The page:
Moments Don’t Come Back

Today is the end of the week, the end of the month, and the end of the year. Tomorrow begins a new week, a new month, and a new year. We can hang a new calendar on the wall and resume the rest of our lives.

Time is an unusual concept. We understand that it coexists with space and that we have no control over its passage. We have invented ways to measure and keep track of it. Even if we do not “believe” in time, it ultimately catches up with us whether we want it to or not. One day, individually, we will awaken and there will not be any more time to do the things we’ve dreamed of doing. All the warm, fuzzy platitudes that proclaim that it is never too late to do something will be proven false.

The ancient pithy sayings about the past being finished and the future being out of reach remain true. All we have is the present moment in which to live our lives. This is the weekend when many of us ponder these conditions. New Year’s Eve and New Year’s Day are perhaps the most nostalgic days of each year.

As we grow older in age, we become more aware of our human, environmental capabilities and limitations. We try to make sense of what we are still able to do, and let go of what we no longer have the physical abilities to accomplish. Our bodies become more brittle and fragile with age. When we become ill or are injured, our healing takes longer. At the time when our lifespan comes closer to its end, we require a larger share of it to maintain wholeness.

We understand these facts, yet it is normal to not obsess over them. Why worry about what we cannot change? We learn to accept the accidents that happen along with the ever present passage of the days and hours which end up changing us despite our protestations. If we have a profound, longterm dream that will likely come to fruition after we have died, now is the time to plan bequeathing the mechanics of that dream to someone who shares our vision. After all, the passage of time is only one factor in the manifestation of our fondest goal.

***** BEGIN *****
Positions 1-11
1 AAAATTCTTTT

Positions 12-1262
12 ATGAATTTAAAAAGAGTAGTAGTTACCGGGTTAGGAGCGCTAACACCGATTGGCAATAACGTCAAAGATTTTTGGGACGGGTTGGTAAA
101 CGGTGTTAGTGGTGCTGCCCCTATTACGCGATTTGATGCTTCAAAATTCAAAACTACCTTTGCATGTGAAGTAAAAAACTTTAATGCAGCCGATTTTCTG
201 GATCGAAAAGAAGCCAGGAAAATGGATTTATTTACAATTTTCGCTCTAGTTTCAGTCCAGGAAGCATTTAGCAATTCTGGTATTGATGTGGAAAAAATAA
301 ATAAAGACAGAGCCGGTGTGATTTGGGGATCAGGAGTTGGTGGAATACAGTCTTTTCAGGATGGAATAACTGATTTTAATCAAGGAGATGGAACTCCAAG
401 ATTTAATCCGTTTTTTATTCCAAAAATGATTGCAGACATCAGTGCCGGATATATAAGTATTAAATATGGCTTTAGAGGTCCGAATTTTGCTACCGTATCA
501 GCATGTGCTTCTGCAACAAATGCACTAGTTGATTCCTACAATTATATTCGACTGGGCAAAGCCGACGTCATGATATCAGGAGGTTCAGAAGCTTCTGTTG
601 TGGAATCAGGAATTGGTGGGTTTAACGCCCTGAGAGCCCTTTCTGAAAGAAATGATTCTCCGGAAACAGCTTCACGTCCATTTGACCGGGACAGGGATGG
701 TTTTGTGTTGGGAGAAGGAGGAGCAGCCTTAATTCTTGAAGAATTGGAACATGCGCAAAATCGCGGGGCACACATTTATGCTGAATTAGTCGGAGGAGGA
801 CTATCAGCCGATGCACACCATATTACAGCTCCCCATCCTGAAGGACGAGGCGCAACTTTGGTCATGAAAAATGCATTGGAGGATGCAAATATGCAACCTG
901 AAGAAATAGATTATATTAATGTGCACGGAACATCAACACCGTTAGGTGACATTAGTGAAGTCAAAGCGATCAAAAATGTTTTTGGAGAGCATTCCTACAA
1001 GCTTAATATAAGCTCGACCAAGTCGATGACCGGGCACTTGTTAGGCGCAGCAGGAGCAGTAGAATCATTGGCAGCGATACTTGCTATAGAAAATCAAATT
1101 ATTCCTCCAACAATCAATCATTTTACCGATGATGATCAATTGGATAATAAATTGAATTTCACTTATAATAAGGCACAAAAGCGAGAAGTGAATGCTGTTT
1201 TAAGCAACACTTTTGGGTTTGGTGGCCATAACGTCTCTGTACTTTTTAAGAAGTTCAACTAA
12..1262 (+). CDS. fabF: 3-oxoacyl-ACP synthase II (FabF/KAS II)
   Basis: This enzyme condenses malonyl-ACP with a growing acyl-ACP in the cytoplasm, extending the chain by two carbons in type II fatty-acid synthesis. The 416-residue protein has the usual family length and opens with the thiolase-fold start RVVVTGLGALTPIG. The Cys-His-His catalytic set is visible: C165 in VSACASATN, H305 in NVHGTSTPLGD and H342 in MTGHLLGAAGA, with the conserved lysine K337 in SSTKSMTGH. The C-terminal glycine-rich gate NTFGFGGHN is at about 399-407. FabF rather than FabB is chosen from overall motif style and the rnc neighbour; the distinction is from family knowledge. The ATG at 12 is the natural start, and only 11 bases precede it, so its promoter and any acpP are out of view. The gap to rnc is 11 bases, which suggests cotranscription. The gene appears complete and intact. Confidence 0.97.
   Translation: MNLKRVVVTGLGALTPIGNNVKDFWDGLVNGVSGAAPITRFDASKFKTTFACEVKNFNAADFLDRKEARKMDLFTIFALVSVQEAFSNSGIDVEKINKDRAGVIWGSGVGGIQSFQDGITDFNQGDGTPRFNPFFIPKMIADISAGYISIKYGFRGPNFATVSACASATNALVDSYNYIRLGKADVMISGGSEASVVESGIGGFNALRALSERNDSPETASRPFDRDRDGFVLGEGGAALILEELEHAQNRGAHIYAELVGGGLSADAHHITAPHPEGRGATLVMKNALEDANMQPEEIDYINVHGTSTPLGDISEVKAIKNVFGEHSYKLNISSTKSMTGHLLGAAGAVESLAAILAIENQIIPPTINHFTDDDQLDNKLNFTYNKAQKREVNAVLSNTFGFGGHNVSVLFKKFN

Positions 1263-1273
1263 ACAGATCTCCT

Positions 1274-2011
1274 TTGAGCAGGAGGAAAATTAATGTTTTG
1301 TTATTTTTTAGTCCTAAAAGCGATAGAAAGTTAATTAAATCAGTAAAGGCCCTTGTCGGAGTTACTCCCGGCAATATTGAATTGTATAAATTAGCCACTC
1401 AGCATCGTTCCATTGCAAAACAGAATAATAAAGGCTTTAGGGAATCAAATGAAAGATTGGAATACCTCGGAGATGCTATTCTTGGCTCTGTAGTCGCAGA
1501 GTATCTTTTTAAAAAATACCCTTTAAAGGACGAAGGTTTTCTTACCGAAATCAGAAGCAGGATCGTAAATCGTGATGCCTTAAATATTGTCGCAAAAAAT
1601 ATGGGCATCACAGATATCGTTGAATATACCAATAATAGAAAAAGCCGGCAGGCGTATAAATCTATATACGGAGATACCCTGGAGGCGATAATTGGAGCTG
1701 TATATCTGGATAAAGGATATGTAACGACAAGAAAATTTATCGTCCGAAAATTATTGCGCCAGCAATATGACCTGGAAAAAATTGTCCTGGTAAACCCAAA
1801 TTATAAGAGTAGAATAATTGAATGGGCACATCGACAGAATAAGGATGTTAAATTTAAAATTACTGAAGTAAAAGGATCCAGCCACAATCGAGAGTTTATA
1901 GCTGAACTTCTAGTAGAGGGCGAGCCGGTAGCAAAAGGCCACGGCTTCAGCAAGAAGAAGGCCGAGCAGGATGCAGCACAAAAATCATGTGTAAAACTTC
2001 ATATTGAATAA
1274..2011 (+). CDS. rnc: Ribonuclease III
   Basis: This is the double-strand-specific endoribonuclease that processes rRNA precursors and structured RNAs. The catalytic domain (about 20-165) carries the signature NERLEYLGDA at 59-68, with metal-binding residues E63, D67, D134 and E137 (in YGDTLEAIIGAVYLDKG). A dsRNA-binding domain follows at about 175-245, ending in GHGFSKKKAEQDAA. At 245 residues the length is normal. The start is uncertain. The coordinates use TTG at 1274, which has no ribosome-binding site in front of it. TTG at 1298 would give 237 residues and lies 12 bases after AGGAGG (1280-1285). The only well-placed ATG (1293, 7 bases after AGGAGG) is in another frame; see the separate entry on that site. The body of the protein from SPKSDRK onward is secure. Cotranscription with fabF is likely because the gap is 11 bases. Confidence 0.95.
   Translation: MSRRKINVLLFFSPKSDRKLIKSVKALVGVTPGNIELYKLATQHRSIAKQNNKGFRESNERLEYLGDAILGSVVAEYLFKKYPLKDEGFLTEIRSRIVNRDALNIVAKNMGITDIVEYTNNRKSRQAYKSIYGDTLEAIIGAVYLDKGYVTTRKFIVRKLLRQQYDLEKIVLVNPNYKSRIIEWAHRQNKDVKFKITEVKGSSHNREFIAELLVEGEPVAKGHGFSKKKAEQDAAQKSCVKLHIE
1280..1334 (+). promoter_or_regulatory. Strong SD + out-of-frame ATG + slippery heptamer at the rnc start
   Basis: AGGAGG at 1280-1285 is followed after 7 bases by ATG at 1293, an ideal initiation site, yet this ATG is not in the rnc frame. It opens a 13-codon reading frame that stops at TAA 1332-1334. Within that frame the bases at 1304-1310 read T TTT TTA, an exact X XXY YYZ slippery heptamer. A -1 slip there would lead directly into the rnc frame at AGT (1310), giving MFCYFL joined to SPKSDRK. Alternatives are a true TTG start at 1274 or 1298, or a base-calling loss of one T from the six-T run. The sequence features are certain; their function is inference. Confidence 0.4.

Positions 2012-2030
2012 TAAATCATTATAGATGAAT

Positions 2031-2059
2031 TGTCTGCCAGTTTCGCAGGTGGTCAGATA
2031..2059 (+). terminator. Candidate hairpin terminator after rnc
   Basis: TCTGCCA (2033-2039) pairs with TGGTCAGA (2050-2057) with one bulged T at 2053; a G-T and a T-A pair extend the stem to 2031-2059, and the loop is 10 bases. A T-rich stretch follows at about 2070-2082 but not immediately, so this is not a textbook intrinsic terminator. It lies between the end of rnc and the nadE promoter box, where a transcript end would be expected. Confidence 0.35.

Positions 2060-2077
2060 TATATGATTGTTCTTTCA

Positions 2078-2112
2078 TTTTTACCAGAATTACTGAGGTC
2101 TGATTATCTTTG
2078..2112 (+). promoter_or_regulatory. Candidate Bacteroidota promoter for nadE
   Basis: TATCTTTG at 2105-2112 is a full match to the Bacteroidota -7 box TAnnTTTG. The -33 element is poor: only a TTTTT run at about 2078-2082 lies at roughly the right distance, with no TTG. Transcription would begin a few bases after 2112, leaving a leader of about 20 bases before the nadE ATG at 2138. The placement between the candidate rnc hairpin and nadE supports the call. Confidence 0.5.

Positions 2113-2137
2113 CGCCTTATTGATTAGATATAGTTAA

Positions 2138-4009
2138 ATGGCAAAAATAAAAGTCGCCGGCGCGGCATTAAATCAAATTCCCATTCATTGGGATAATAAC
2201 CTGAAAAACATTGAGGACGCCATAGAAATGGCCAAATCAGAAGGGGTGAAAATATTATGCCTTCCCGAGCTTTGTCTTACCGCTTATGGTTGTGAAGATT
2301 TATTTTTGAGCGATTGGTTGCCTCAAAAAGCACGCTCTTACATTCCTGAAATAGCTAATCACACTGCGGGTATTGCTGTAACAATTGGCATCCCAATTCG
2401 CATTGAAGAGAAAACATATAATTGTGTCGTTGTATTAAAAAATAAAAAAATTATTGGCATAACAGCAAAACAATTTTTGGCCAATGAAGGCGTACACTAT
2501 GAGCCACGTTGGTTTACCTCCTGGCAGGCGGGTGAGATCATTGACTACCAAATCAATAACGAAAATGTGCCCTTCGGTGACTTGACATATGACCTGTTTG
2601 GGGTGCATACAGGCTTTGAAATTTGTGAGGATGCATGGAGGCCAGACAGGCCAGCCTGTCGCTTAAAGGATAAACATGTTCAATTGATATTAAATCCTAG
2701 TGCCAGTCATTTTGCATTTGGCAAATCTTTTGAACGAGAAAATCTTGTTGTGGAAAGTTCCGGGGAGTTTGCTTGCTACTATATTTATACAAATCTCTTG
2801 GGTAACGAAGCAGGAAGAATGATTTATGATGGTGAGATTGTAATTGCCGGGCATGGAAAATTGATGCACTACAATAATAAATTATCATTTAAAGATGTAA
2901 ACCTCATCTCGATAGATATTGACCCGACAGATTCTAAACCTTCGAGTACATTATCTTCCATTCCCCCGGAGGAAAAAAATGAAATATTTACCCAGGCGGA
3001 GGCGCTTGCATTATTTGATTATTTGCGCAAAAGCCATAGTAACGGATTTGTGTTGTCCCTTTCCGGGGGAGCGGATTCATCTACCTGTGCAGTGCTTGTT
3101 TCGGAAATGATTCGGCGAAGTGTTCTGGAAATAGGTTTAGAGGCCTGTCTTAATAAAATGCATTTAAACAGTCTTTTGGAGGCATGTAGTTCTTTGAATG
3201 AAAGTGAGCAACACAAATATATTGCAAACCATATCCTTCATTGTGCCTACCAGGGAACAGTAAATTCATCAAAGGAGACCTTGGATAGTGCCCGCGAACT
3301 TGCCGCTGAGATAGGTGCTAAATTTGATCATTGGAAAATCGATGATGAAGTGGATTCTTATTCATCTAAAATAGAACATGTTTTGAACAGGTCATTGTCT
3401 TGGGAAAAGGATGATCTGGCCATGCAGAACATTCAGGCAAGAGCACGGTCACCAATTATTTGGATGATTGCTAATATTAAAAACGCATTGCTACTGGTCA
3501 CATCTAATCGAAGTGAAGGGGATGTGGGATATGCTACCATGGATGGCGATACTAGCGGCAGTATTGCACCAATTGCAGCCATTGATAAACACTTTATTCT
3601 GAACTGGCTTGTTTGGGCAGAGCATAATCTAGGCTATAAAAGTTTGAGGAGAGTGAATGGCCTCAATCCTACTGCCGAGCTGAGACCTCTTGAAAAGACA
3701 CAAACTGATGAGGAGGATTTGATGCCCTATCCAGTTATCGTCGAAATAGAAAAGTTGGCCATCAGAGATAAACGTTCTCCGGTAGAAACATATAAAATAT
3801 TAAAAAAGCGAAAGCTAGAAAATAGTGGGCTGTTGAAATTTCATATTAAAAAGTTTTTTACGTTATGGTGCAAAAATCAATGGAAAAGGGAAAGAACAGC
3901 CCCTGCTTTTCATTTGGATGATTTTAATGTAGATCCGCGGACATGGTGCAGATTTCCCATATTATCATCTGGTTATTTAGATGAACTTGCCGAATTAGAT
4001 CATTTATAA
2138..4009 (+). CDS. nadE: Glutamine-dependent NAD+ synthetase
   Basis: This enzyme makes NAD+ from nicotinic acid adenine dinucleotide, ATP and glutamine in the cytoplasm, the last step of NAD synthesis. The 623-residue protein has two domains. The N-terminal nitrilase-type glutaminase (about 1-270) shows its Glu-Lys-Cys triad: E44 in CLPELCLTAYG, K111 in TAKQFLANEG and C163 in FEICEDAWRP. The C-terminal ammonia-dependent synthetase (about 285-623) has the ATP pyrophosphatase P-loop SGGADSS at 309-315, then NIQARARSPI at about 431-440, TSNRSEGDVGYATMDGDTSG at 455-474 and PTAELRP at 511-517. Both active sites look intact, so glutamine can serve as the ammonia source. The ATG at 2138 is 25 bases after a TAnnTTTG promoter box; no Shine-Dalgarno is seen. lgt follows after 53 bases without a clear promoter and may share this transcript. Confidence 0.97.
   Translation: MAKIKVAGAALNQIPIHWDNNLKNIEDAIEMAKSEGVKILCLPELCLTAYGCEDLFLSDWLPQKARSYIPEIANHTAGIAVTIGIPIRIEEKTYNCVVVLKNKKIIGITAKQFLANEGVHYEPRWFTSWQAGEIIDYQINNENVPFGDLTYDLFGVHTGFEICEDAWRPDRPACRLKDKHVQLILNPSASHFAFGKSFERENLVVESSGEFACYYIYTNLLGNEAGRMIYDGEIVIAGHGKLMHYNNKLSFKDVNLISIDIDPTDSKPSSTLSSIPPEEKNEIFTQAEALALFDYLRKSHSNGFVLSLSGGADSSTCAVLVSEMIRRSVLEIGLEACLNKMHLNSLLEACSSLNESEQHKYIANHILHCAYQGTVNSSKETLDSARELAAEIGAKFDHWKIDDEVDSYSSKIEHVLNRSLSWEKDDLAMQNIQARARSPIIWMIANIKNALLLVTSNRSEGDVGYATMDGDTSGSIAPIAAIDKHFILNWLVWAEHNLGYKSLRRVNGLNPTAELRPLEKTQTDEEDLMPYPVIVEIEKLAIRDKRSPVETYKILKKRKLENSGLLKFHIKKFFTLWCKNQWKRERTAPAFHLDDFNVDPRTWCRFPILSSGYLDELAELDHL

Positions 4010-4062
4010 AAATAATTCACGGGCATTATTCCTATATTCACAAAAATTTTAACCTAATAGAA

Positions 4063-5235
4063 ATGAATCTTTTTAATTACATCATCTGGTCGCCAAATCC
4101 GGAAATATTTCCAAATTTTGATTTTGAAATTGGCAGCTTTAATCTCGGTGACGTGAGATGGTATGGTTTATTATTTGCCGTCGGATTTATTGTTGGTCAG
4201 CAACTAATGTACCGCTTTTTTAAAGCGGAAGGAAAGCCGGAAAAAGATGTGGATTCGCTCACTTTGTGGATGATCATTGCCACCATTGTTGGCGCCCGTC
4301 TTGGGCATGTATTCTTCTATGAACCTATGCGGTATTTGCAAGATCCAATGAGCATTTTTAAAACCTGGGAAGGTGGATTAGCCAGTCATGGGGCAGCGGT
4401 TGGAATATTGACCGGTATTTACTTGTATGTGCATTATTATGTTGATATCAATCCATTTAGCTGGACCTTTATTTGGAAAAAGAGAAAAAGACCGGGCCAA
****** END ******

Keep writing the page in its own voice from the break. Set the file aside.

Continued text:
“But hour follows on hour, minute on minute, each second robbing me of a morsel of myself for the nothing of tomorrow. I shall never experience this moment again.”–19th century French writer, Guy de Maupassant

The second by second progression of integers of digital timepieces continue to advance and the hands of analogue clocks and watches circle the dials. These are the derivatives of sundials, hour glasses and water clocks. They are all technological artifacts that mark the passage of moments. If we contemplate the changing numbers on a digital clock or watch we see the markers of time riding the space-time continuum. Briefly observing a clock or watch is one way to return our consciousness to the present moment.

It is wise to remember that the world is a place where people yearn for our hearts’ desires. Some of those dreams are attainable, others will be inherited by our descendants, and others will always remain idealistic visions. There are scenarios when there is no next time, time-outs, nor second-tries. Living a life is a matter of now or never. After all, moments don’t come back.


The Blue Jay of Happiness quotes the former Archbishop of Canterbury, Rowan Williams. “Quite a lot of our contemporary culture is actually shot through with a resentment of limits and the passage of time, anger at what we can’t do, fear or even disgust at growing old.”

About swabby429

An eclectic guy who likes to observe the world around him and comment about those observations.
This entry was posted in Contemplation, cultural highlights, philosophy and tagged , , , . Bookmark the permalink.

6 Responses to Moments Don’t Come Back

  1. Happy New Year! Maggie

  2. Couldn’t agree more, except for one thing: It is never too late to plant a tree, to forgive another, to open one’s heart to what the new day brings. Blessings ❤

  3. Happy New Year! All the best for 2023.🎉

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